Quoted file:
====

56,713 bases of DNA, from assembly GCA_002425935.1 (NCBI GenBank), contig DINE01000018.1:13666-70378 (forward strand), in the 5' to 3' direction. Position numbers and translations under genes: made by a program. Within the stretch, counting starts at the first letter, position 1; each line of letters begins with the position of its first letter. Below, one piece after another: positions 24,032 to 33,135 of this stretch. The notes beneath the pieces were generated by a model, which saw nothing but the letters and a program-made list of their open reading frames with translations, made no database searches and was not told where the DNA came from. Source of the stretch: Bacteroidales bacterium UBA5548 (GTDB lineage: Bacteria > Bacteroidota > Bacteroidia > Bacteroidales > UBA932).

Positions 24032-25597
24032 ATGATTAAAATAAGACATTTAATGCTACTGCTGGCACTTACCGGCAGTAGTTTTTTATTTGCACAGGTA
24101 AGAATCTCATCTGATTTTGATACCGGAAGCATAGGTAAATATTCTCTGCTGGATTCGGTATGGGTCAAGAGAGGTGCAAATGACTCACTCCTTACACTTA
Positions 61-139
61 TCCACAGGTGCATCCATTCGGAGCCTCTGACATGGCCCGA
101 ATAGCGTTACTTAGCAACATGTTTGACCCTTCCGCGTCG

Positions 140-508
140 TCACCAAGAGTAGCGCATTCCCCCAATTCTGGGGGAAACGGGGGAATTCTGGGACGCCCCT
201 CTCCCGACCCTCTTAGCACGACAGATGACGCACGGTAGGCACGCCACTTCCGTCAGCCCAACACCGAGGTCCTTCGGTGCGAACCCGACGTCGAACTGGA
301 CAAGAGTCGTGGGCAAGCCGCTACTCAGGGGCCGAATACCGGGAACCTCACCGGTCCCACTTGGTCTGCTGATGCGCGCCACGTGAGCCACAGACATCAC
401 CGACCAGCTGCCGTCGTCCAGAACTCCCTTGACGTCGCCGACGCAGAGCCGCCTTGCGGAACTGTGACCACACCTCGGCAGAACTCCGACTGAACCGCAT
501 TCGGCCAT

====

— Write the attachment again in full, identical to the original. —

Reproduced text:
56,713 bases of DNA, from assembly GCA_002425935.1 (NCBI GenBank), contig DINE01000018.1:13666-70378 (forward strand), in the 5' to 3' direction. Position numbers and translations under genes: made by a program. Within the stretch, counting starts at the first letter, position 1; each line of letters begins with the position of its first letter. Below, one piece after another: positions 24,032 to 33,135 of this stretch. The notes beneath the pieces were generated by a model, which saw nothing but the letters and a program-made list of their open reading frames with translations, made no database searches and was not told where the DNA came from. Source of the stretch: Bacteroidales bacterium UBA5548 (GTDB lineage: Bacteria > Bacteroidota > Bacteroidia > Bacteroidales > UBA932).

Positions 24032-25597
24032 ATGATTAAAATAAGACATTTAATGCTACTGCTGGCACTTACCGGCAGTAGTTTTTTATTTGCACAGGTA
24101 AGAATCTCATCTGATTTTGATACCGGAAGCATAGGTAAATATTCTCTGCTGGATTCGGTATGGGTCAAGAGAGGTGCAAATGACTCACTCCTTACACTTA
Positions 61-139
61 TCCACAGGTGCATCCATTCGGAGCCTCTGACATGGCCCGA
101 ATAGCGTTACTTAGCAACATGTTTGACCCTTCCGCGTCG

Positions 140-508
140 TCACCAAGAGTAGCGCATTCCCCCAATTCTGGGGGAAACGGGGGAATTCTGGGACGCCCCT
201 CTCCCGACCCTCTTAGCACGACAGATGACGCACGGTAGGCACGCCACTTCCGTCAGCCCAACACCGAGGTCCTTCGGTGCGAACCCGACGTCGAACTGGA
301 CAAGAGTCGTGGGCAAGCCGCTACTCAGGGGCCGAATACCGGGAACCTCACCGGTCCCACTTGGTCTGCTGATGCGCGCCACGTGAGCCACAGACATCAC
401 CGACCAGCTGCCGTCGTCCAGAACTCCCTTGACGTCGCCGACGCAGAGCCGCCTTGCGGAACTGTGACCACACCTCGGCAGAACTCCGACTGAACCGCAT
501 TCGGCCAT